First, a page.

Middle-east Arab News Opinion | Asharq Al-awsat

Promises: Tricks Used by Assad’s Allies - ASHARQ AL-AWSAT English Archive
Select Page

During the years of war and negotiations, Damascus’ regime allies resorted to lessening political pressures on them by selling empty promises. They would say something like: “Don’t worry. We are seriously considering changing Bashar al-Assad and putting an end to the fighting.”

Then few weeks later, an interview is published in some newspaper clarifying that “we don’t care about Assad and we accept changing him, but only after Assad finishes his presidential term. We don’t want to violate the constitution.”

Everybody eventually waited, elections occurred in 2014, and the president won in per his usual play.

Then, days pass by and battles intensified and Assad’s forces retreated after which pressures were exerted and promises made. They’d say: “Be patient. We are looking for an alternative for the regime, or at least for the president himself.”

After a long wait, Assad allies announce they accept a political solution based on a joint government with the opposition.

Then, after months of talks, another clarification is released saying the opposition they meant is the one affiliated with the regime and has nothing to do with the “real opposition.”

The war is back and worse than before. When crimes are committed, pressures are once again exerted and regime allies announce they are discussing new ideas for a peaceful solution. They even hint at changing the president.

Later, they submit a new political project: “We agree on a president elected by the Syrian people”. That is both nice and reasonable. But when we go into details, which people do they mean?

The people they meant are the ones in regime-controlled areas. Whereas the 16 million other Syrians outside their authority are considered terrorists.

And so, the situation deteriorates and wars return and so do promises.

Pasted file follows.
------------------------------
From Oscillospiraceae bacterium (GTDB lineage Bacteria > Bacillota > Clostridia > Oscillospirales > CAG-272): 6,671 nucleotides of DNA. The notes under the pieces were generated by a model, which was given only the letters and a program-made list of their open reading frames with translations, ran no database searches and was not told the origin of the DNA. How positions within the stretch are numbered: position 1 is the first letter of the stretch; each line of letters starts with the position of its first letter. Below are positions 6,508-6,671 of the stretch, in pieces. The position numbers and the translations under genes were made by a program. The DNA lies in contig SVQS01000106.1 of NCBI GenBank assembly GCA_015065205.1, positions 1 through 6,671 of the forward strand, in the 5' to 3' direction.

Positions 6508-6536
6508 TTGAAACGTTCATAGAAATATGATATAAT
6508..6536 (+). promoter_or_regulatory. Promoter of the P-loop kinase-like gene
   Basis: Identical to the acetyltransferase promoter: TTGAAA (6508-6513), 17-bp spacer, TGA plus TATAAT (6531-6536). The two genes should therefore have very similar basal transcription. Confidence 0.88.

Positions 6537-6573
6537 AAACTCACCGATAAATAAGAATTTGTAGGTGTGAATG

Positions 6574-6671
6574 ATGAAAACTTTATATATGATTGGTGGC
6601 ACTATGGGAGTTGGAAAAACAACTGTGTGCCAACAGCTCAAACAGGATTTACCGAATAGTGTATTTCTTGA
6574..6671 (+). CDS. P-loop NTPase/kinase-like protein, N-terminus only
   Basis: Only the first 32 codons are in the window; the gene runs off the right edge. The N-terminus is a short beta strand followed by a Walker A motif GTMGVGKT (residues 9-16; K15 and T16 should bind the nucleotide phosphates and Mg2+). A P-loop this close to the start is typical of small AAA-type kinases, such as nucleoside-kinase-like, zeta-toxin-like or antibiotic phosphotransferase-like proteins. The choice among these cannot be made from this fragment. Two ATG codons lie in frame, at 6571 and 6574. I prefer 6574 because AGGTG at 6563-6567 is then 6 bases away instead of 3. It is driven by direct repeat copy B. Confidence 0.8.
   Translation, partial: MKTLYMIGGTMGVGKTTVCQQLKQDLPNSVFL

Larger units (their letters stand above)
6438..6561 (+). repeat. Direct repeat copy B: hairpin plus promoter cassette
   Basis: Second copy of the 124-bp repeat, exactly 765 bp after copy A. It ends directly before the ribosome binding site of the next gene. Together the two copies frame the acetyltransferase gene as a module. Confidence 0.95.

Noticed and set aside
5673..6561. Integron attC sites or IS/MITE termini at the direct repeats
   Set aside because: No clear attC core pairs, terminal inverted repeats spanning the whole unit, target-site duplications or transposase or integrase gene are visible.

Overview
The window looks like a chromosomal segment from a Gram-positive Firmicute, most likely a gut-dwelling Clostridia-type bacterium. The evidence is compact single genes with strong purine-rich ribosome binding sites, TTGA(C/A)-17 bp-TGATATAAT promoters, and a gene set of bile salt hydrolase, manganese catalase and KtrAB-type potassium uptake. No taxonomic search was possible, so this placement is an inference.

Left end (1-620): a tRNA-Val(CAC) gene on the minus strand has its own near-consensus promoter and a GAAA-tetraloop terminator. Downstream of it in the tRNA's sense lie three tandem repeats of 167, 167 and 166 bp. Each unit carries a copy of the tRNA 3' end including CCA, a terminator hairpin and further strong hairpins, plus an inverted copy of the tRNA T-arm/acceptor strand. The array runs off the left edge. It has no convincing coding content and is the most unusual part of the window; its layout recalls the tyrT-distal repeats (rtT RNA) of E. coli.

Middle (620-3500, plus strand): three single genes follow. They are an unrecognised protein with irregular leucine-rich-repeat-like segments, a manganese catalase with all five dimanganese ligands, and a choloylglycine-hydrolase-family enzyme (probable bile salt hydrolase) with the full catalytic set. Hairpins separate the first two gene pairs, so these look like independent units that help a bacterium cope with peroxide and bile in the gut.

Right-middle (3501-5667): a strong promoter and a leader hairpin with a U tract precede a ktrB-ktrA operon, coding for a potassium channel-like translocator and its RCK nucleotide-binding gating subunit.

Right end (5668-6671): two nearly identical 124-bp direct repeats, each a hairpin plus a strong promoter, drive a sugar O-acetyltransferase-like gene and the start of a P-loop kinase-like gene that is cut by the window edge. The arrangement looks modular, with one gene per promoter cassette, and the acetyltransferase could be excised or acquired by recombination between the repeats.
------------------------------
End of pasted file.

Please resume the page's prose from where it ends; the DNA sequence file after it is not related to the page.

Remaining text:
The opposition doesn’t win and neither does the regime. Because of the killings and deflections, the regime is only left with a small part of its army and security forces.

The regime forces are mostly a combination of foreign militias organized and managed by Iran.

We have learned never to believe any of the Syrian and Russian political projects. It is a negotiation tactic aiming to calm down international protests, neglect demands, and drain the enthusiasm and with time no one gets anything.

I assume this is happening now in Astana talks. Very reassuring information were leaked about the negotiations to an extent were we can sense it is only for media consumption.

The sources claim that Russia agreed to replace Assad and even suggested alternatives for him! Whether they truly say it or not, recent years have taught us that promises are lies. Keeping in mind that the bigger the promise the faker it becomes, they are just traps to let go of the demands. They will be followed by explosive barrels, more displacement and increase of chaos in the region.

Let’s ponder about this. Can the Syrian regime’s allies feel the need a reasonable political solution and end all those charade of delusional political resolutions?

There is at least one case which prompts them to be engaged in serious negotiations and end the war. The solution lays in lifting the ban on arming the Syrian opposition. Positions will change if Syria became a large swamp for Iran and its militias. Only then would Tehran be forced into serious negotiations.

Now, war is relatively cheap for Iran. Whenever a thousand Iraqi or Pakistani or Lebanese fighters die, they replace them with one thousand new ones. But, they are not losing airplane or armored vehicles because the armory of the opposition’s weapons are simple like: AK47, RPG, and locally developed weapons such as the hell canon.

As long as Iran’s losses in Syria are mostly human and of other nationalities with inexpensive political costs, they can proceed with their regional project and this war thus goes on for years.

Opposing sides usually reconcile under the pressures of battle losses. But, the losses in Syria are mostly of foreign fighters imported by the Assad regime, or civilians on the other side bombed with barrels or launching missiles without any means of defense.

That’s why we see in the Syrian war a larger number of displaced citizens than any other war. They have exceeded the 12 million because their only available method of defense is to just leave. If the aim is a reasonable political one, then it requires the reconsideration of dealing with and arming the opposition in order to make everyone sit at the table of negotiations.

Abdulrahman Al-Rashed

Abdulrahman Al-Rashed

Abdulrahman Al-Rashed is the former general manager of Al-Arabiya television. He is also the former editor-in-chief of Asharq Al-Awsat, and the leading Arabic weekly magazine Al-Majalla. He is also a senior columnist in the daily newspapers Al-Madina and Al-Bilad. He has a US post-graduate degree in mass communications, and has been a guest on many TV current affairs programs. He is currently based in Dubai.

More Posts